Buddhists honor state’s humanity
By Kevin O’Connor
Staff Writer | June 04,2014
Kevin O’Connor / Staff Photo
Sakyong Mipham, leader of the worldwide Shambhala Buddhist lineage, speaks Tuesday with reporters outside the Vermont State House in Montpelier.
MONTPELIER — When Chögyam Trungpa fled the 1959 Chinese Communist takeover of his homeland of Tibet, he hiked nine months over the Himalayas before flying to India, then England and finally Vermont, where in 1970 he set up the first Tibetan Buddhist meditation center in the United States.
A generation later, his eldest son, Sakyong Mipham, has inherited a few things from his father. He’s one of the world’s highest and most respected incarnate lamas. He’s a spiritual master who is leader of the Shambhala lineage. And he’s humble and grateful for the physical and spiritual foundation provided by the Green Mountains.
That’s just one reason why the Sakyong — a Tibetan word meaning “earth protector” — visited Gov. Peter Shumlin on Tuesday to award the state the first “Friend of Shambhala Award.”
“This award honors the people and institutions of Vermont for their commitment to the inherent dignity and worth of the human being,” the citation began.
Back when Chögyam Trungpa first settled in the state, he attracted a few dozen followers to an old dairy farm in the Northeast Kingdom town of Barnet, population 1,708. By the time he died in 1987 at age 48 — staring into the eyes of his son, then 24 — his flock had ballooned to what today totals 250 sanghas (or spiritual communities) in North and South America, Europe, Africa, Asia, Australia and New Zealand.
The Sakyong, now 51, is carrying on the tradition while casting it in a contemporary light. He plugs into the Internet to spread his message, be it through social media or YouTube. He also writes books such as his latest, “The Shambhala Principle: Discovering Humanity’s Hidden Treasure,” which explores ways to improve the economy, education, health and “Shifting Global Values” one person at a time.
“I’m encouraging our community to be more socially engaged and responsible,” he told reporters.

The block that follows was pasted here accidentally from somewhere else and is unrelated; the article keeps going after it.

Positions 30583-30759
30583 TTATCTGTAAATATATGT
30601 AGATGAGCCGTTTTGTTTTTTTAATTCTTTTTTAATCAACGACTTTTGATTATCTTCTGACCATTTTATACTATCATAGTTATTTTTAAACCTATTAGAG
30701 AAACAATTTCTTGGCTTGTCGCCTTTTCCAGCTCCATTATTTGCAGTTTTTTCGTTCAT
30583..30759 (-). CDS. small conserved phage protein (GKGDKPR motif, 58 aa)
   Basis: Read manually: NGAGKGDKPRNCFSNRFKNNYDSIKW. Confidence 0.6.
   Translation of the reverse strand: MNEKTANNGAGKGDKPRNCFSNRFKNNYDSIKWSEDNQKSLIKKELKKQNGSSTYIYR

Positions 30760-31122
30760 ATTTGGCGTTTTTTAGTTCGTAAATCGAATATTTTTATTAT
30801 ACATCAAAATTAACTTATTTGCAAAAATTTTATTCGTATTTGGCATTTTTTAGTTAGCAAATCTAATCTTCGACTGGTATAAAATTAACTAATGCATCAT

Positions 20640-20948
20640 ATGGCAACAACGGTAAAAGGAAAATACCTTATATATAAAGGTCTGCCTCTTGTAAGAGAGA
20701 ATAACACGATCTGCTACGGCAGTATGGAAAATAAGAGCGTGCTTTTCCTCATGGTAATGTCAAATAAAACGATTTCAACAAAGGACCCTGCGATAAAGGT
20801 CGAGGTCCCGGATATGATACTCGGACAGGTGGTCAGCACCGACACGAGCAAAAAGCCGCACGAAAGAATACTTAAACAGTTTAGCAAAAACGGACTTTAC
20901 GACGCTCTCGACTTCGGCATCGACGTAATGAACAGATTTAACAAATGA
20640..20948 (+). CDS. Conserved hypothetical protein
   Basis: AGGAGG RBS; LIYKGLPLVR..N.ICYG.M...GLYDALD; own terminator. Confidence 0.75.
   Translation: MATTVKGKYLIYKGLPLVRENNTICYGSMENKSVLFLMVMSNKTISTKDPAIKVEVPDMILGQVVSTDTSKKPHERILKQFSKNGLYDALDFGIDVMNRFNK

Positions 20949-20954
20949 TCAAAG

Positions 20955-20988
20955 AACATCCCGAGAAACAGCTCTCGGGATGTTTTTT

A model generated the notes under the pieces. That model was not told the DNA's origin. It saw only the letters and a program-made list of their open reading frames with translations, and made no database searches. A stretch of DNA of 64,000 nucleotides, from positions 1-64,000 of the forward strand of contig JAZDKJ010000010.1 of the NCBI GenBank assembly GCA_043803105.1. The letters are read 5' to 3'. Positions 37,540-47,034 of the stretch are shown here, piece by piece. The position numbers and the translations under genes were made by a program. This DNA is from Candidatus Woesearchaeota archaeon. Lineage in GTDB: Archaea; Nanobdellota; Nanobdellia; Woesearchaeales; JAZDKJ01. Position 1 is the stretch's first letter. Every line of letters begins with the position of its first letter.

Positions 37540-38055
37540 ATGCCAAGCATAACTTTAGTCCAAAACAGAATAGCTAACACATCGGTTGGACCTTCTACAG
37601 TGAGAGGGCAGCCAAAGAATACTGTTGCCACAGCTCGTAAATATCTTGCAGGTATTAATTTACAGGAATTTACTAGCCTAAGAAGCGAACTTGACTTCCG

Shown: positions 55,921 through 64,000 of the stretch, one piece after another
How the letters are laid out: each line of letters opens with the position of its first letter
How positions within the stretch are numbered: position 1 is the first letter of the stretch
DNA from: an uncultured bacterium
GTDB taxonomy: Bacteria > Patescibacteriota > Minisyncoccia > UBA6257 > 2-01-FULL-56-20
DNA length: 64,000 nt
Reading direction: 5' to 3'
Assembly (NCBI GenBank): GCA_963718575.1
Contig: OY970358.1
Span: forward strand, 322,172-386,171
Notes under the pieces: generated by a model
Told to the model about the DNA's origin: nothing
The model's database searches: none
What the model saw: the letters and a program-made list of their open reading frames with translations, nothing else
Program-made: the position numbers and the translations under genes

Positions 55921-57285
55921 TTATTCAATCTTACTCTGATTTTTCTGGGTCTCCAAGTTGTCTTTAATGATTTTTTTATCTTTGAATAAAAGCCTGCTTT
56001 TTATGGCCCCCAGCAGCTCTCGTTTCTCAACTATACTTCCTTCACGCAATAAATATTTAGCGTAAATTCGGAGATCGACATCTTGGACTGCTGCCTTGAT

That’s why the Sakyong hosted an Imagining Peace Conference with Chicago Mayor Rahm Emanuel last year to combat street violence, as well as why he brought a delegation of 50 Vermont followers to Montpelier on Tuesday to present the award to the state.
“Vermont offers a generous spirit of welcome to people from all walks of life and beliefs,” the citation said. “It fosters human community as a rich resource of care and connection, providing a safety net for all those in need including a livable wage and meaningful work, as well as quality, affordable and accessible patient-centered healthcare.
“In an age when the protection of our environment is imperative, Vermont values and reveres the natural world and its precious inter-relationship with humanity,” it continued. “May these principles, cherished by the citizens, government and society of Vermont flourish for the benefit of all its people, and be an inspiration for other states and communities in the United States of America and beyond.”
In accepting the award, Shumlin praised Chögyam Trungpa — the man credited for seeding Tibetan Buddhism in this country long before the Dalai Lama became a household name — for settling at the old farm that has morphed into Karmê Chöling, a 717-acre Shambhala (the word means “source of happiness”) meditation center.
“It shows his wisdom,” Shumlin said.
And the governor encouraged the Sakyong to return to the State House.
“We can use you in January,” said Shumlin, leaving references to the return of the Legislature unspoken yet understood.